Nongovernment Organizations (NGOs)

Indonesia Table of Contents

The central concerns of establishment politics under the New Order in the early 1990s were stability and development. A broad array of other issues, reflecting both the changes brought about in the society by development and the penetration of the political culture by issues of global concern, set the agenda of a growing number of Indonesian private voluntary associations. These associations articulated interests ranging from human rights and the rule of law to issues of corruption and environmental degradation. The proliferation of nongovernmental organizations (NGOs) in the late 1970s and 1980s was an indicator of both the increased diversity of society and the growth of a modern middle class. It was precisely these middle-class-inspired groups that represented most vocally the grievances of Indonesia's "floating masses." NGOs were independent of government and political parties. Within the framework of Pancasila democracy, the NGOs had to be nonpolitical, but their activities had political impact. To avoid the issue of confusing nongovernment with antigovernment organizations and repoliticization of the depoliticized masses, the term NGO was replaced by other rubrics, such as community Self-Reliance Groups (LSM).

The government's attitude toward the NGOs in the early 1990s was ambivalent. The government welcomed the work of NGOs involved in community self-help projects, rice-roots mobilization for socially or economically useful purposes, and as alternative structures for small development programs. However, the independence of NGOs from the government had the potential for opposition, especially where the NGOs were aggressively intervening in areas of agrarian rights or fundamental human rights. For example, there was a marked increase in the number of conflicts between settled communities and state developmental or commercial ventures. Many of these conflicts involved land use that would alter established proprietary or utilization rights without reference to the community's wishes and without adequate compensation. In circumstances where government agencies acted to support land seizures opposed by local communities, rights questions were taken up by activist groups, students, the press, and networks of interested NGOs. That well-publicized actions at the local level could be translated into national issues was demonstrated in 1989, when protests over the forced relocation of villagers for a World Bank -assisted dam project at Kedung Ombo, Jawa Tengah Province, forced the government to modify its plans. The Kedung Ombo case and other agrarian and ecologically related protests also rekindled student activism, confined since the 1970s to nonpolitical behavior. University students found both a cause and a vehicle for renewed social involvement in the defense of the "little people."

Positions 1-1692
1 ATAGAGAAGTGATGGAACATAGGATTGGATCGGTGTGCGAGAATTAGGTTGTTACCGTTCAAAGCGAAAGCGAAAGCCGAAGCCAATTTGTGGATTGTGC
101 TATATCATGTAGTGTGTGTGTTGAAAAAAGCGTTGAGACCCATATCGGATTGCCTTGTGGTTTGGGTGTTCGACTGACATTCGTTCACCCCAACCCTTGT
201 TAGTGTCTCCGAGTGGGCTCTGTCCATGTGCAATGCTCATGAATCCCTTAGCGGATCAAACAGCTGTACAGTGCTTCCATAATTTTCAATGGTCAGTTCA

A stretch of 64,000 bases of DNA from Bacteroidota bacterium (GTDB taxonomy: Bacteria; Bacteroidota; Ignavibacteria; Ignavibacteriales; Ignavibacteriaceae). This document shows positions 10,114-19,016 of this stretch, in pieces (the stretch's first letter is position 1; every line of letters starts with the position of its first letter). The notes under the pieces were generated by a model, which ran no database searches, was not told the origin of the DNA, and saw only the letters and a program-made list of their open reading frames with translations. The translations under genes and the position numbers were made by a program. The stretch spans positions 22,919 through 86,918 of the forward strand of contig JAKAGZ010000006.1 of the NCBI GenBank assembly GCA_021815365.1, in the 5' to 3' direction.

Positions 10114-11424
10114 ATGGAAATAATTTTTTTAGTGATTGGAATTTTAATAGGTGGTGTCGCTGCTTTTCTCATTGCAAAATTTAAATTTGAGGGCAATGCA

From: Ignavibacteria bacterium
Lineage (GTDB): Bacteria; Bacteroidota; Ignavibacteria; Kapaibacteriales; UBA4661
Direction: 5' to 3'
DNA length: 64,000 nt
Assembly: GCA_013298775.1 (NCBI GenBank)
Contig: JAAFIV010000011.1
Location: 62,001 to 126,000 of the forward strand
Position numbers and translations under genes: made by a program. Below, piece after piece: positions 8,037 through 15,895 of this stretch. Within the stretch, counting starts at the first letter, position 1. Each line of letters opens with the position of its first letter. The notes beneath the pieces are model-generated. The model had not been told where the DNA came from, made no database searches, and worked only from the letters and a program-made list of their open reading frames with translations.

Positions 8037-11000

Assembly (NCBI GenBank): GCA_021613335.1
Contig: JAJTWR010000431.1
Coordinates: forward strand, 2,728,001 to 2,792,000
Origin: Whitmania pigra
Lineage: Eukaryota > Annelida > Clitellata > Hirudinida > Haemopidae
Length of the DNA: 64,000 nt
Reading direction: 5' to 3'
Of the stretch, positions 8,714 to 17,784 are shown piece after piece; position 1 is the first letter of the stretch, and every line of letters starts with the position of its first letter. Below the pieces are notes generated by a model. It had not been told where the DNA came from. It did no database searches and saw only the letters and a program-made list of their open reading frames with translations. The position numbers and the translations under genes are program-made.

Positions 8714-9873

Not only were the Indonesian NGOs/LSMs networked internally, they were networked through the International Nongovernmental Group on Indonesia (INGI) with corresponding groups abroad and were, to the discomfiture of the government, able to bring pressure on foreign-aid donors. The Kedung Ombo affair united the LSMs with human rights and legal groups such as the Indonesia Legal Aid Foundation (YLBHI), perhaps the best known of the NGOs and a constant thorn in the state's legal flesh through its interventions in defense of the rule of law. The government's tolerance for the activities of NGOs became increasingly limited as the NGOs' activities moved into areas of sensitive state concerns and reached out to influence external aid givers. After the passage of the Mass Organizations Law in 1985, NGOs were required to file reports to allow the government to monitor their activities. According to Coordinating Minister of Political Affairs and Security Admiral (retired) Sudomo, there were three justifications for disbanding an organization: disturbing national stability, receiving unreported foreign funds, or being directed by a foreigner. The first criterion was very subjective. Criticism of government policy by a domestic NGO could lead to the charge of subversion. At least three human rights NGOs were banned as a result of their unauthorized activities in supplying information to the international community in the wake of the November 1991 Dili incident.

The challenge for the NGOs in the early 1990s was not only their taking up real issues in the political economy, but having to do so when more traditional organizations, such as the established bureaucratic and party institutions, seemed unable or unwilling to perform this function. Keterbukaan was a promise of a more liberal climate for dialogue. Keterbukaan was yet to be accompanied by structural change, however. In 1990 the Institute for the Defense of Human Rights (LPHAM, which itself was banned after the Dili affair) attempted to set up a free trade union that was immediately declared illegal. Working outside the system became almost part of the system. This seeming paradox may have been partly explained by the fact that in this aspect of Indonesian politics, as in so many others, overt change, adaptation, and accommodation awaited the settlement of the succession issue.

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Source: U.S. Library of Congress